A long-standing battle in Iowa over the level of nitrates and phosphorous in an Iowa waterway and farm field runoff came to a head in Iowa Citizens for Community Improvement, et al. v. State, 962 N.W.2d 780 (Iowa 2021). For approximately the past decade activist groups and certain academics have sought more regulatory control over farming practices that they deem contribute to excessive nutrients in an Iowa river and higher drinking water prices in Des Moines and elsewhere. They have sought to remove from the state legislature the power to make these decisions and have also sought more federal control.
The plaintiffs, two social justice organizations, sued the State of Iowa and state officials and agencies associated with agriculture and the environment, claiming that the public trust doctrine required them to enact legislation and rules forcing farmers to adopt farming practices that would significantly reduce levels of nitrogen and phosphorous runoff into the Raccoon River. The plaintiffs claimed that such a requirement would improve members’ feelings by enhancing aesthetics and recreational uses of the river and by reducing members’ water bills (at least in the Des Moines area). They sought declaratory and injunctive relief.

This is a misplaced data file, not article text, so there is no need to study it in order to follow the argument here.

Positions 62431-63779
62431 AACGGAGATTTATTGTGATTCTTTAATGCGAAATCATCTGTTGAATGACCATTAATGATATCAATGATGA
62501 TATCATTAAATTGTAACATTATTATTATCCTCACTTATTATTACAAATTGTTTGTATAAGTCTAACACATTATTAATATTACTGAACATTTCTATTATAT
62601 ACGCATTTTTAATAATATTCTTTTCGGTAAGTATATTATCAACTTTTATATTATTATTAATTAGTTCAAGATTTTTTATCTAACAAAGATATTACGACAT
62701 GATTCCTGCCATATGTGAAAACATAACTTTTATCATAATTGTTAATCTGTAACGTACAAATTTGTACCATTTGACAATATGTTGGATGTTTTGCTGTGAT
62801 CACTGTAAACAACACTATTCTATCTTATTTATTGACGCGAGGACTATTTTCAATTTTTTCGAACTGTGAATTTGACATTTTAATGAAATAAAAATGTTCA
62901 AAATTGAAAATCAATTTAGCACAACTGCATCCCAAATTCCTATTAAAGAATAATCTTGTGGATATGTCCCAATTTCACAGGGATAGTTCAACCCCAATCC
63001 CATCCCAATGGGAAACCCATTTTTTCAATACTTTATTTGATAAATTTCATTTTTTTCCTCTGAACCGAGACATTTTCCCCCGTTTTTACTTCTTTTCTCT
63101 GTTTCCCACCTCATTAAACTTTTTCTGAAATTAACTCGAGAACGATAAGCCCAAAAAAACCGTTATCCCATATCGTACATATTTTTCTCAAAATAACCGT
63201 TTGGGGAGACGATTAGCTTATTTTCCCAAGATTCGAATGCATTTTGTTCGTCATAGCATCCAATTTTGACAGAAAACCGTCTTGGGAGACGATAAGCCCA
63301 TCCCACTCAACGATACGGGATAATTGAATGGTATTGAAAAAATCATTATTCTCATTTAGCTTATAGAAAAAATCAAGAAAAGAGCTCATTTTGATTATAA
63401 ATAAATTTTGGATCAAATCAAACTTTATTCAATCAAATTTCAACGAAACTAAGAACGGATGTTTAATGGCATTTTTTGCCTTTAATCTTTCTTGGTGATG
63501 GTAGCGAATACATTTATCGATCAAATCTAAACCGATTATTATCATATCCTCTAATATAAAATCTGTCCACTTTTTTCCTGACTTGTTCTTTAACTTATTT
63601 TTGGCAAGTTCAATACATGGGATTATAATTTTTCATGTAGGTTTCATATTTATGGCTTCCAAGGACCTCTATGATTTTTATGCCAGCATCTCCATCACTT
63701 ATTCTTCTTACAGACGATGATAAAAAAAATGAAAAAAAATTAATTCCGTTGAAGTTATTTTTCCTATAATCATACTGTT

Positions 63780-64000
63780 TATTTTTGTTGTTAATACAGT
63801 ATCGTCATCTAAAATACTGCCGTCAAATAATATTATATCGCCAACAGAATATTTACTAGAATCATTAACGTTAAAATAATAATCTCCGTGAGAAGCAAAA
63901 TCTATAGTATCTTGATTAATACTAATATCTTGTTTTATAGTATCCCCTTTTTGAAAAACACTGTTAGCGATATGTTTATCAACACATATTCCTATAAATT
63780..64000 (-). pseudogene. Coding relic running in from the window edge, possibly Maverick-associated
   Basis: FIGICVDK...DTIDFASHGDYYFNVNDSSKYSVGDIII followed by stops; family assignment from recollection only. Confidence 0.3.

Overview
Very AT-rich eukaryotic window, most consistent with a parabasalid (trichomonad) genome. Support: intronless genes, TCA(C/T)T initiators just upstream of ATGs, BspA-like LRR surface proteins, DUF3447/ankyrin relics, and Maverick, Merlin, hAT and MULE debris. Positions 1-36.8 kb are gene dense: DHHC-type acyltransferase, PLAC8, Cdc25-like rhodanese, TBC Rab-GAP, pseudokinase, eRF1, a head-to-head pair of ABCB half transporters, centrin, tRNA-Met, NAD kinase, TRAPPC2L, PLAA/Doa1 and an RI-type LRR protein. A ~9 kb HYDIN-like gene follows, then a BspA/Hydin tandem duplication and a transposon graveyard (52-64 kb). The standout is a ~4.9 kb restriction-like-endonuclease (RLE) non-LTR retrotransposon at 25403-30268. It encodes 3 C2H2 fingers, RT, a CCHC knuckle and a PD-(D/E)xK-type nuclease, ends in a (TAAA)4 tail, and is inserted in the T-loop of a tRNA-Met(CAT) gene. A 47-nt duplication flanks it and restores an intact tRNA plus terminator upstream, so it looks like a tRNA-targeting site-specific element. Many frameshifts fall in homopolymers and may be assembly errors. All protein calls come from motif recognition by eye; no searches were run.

In response, the State argued that the plaintiffs lacked standing to sue and that the issue was nonjusticiable (i.e., not capable of being decided by a court). After the trial court denied the defendants’ motion to dismiss, the defendants sought an interlocutory appeal (i.e., an appeal of the trial court’s ruling while other aspects of the case proceeded).
On review, the state Supreme Court first noted that the scope of the public trust doctrine in Iowa is narrow, and that the doctrine should not be overextended. The Supreme Court noted that for a party to have standing to sue, they must have a specific personal or legal interest in the litigation and be “injuriously affected.” For a party to be injuriously affected, the Supreme Court stated that the injury complained of must be likely to be redressed by the court’s favorable decision. On that point, the Supreme Court determined that it would be speculative that a favorable court decision would result in a more aesthetically pleasing river or lower water rates.